Reading:
My January Reads of 2021

My January Reads of 2021

February 2, 2021

January of 2021 has been a very productive and a strangely witty and humorous month.

All Systems Red by Martha Wells

When a robot is designed with a dash of quirk, a pinch of wit, a storage system full of TV series and of course, hitech cool stuff, you get Murderbot. All Systems Red is an amazing introduction to the Murderbot Diaries. It introduces the world in merely 100 pages and leaves you excited for more. Muderbot, itself (itself, because Murderbot has no gender), is a great character to follow. The cynicism, wit as well as self-governed ethics makes Murderbot awesome.

Artificial Condition by Martha Wells

The next book in the Murderbot Diaries is also a pretty awesome read. It defines the world more clearly. Introduces another amazing AI character and builds up the mystery of the world and the things to follow.

The Blade Itself by Joe Abercrombie

Abercrombie knows how to combine beautiful prose with morally shitty characters. The book could have easily been renamed as The Ethical Dilemma of Shitty People. Even with such grey characters, you empathize with them, the humanity is not lost and you root for them. The plot wasn’t the main part of the book. It was rather the setup for what’s to come in the First Law Trilogy.

Writing Down The Bones by Natalie Goldberg

If there was one book I would recommend anybody who wants to write fiction, poems, self help books, PowerPoint presentations or maybe even grocery lists, you need to read Writing Down the Bones. This book doesn’t get into the technical aspects of writing. Rather it explores the human aspect of writing. It is not a long read and every chapter is short and can standalone based on your mood.

Range: Why Generalists Triumph in a Specialized World by David Epstein

Another nonfiction was the month. But this one was in Bill Gates’ list for 2020 Books to Read. The title is fairly obvious on what it covers. And I do follow the philosophy of being a generalist. This book reinforces it with data and some really interesting stories. It also doesn’t diss on specialists in anyway. Rather the author shows the synergy between the two kinds.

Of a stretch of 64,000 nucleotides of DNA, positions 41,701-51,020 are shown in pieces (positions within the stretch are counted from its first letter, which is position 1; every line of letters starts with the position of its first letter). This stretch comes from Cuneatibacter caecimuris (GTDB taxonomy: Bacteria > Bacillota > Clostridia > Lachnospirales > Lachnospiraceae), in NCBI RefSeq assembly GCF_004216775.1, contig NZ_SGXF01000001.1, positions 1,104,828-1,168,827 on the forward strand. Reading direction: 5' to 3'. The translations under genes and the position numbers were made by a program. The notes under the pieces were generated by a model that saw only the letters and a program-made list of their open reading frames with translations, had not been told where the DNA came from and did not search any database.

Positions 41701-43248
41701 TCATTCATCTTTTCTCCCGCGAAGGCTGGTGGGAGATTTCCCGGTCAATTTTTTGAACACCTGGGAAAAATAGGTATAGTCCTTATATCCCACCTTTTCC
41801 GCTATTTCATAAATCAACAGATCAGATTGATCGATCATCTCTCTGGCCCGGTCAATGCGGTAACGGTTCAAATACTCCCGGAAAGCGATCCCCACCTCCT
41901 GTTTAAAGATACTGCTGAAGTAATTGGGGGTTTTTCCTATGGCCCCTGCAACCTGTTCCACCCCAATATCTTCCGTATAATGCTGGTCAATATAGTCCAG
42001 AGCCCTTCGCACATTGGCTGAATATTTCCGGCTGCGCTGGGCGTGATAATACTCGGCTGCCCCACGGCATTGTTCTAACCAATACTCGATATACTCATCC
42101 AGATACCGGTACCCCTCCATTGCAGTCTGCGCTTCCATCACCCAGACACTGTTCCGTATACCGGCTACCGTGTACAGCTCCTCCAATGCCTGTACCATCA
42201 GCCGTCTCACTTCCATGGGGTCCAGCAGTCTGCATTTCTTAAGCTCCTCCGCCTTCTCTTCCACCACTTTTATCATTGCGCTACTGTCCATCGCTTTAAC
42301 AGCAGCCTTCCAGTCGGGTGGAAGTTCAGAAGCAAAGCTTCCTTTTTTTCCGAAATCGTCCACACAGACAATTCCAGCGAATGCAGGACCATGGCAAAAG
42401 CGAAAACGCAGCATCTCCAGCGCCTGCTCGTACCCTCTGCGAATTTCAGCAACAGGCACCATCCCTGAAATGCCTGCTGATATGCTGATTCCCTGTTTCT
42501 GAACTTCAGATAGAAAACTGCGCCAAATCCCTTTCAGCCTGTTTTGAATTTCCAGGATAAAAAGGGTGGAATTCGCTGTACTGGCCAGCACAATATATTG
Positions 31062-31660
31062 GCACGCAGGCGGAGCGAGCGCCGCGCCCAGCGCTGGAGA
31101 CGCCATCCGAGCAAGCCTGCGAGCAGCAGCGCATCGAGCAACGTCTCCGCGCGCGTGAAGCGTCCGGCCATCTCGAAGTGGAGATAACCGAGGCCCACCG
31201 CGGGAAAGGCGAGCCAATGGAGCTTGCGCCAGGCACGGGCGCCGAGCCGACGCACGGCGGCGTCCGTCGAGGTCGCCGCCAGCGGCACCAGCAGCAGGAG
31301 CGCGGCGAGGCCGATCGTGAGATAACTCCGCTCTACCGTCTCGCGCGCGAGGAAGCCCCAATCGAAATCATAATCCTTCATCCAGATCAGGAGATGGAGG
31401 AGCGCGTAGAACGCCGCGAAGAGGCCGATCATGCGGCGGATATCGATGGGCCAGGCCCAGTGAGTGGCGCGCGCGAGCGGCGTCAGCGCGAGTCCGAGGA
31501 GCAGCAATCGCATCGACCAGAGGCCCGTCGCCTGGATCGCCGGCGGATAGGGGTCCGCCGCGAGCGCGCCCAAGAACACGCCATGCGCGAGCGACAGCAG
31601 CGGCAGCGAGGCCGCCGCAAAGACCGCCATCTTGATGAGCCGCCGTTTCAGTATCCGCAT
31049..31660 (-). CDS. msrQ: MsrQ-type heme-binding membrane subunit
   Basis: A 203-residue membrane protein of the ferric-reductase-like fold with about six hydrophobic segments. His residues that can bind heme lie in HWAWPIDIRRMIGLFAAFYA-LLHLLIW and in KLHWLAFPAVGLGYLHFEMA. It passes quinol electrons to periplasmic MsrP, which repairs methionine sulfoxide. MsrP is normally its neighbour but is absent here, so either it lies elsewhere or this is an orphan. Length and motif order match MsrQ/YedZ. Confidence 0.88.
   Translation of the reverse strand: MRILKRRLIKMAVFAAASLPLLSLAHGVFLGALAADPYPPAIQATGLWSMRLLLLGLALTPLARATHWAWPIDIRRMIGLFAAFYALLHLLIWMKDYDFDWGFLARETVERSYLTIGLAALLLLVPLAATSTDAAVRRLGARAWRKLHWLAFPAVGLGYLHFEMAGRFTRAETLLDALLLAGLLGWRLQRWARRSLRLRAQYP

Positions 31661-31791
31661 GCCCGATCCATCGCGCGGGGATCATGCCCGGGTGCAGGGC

Pyramids by Terry Pratchett

Sir Terry is a genius. I don’t laugh out loud while reading; unless it is Terry Pratchett’s Discworld. The ridiculous disc world and the strange magical shit that happens to incompetent and hilarious characters, this book has all those beats.

Take this writing exercise: Try to write about a dismembered person in a closed room. All his sensory organs are in opaque glass jars, his limbs flailing away somewhere in the room. Now try to write about his journey of finding his organs. The answer is in this book.

I recommend everyone to read at least one of Terry Pratchett’s books. Either The Colour of Magic, Guards! Guards! or Mort. All of them are independent books in the world. So you can start anywhere.



0 Comments

Leave a Reply

Related Stories

Library with books
November 29, 2020

Applying Cal Newport’s Deep Work methods to Reading More and Better

How to make reading books more productive.

February 8, 2021

Writing Down the Bones is a Masterclass on Writing (and maybe Life)

I have watched a lot of videos on writing, plotting, editing and overall improving my language. But I think Writing Down the Bones by Natalie Goldberg is probably the best book you could own on writing. I put it higher than Stephen King's On Writing which was pretty great itself, but did not work for me as much as this did.

January 11, 2021

If You Have No Time but Love Adorable Witty Robots, Read “All Systems Red” by Martha Wells

That one book to read if you have two hours before the end of the world.

Arrow-up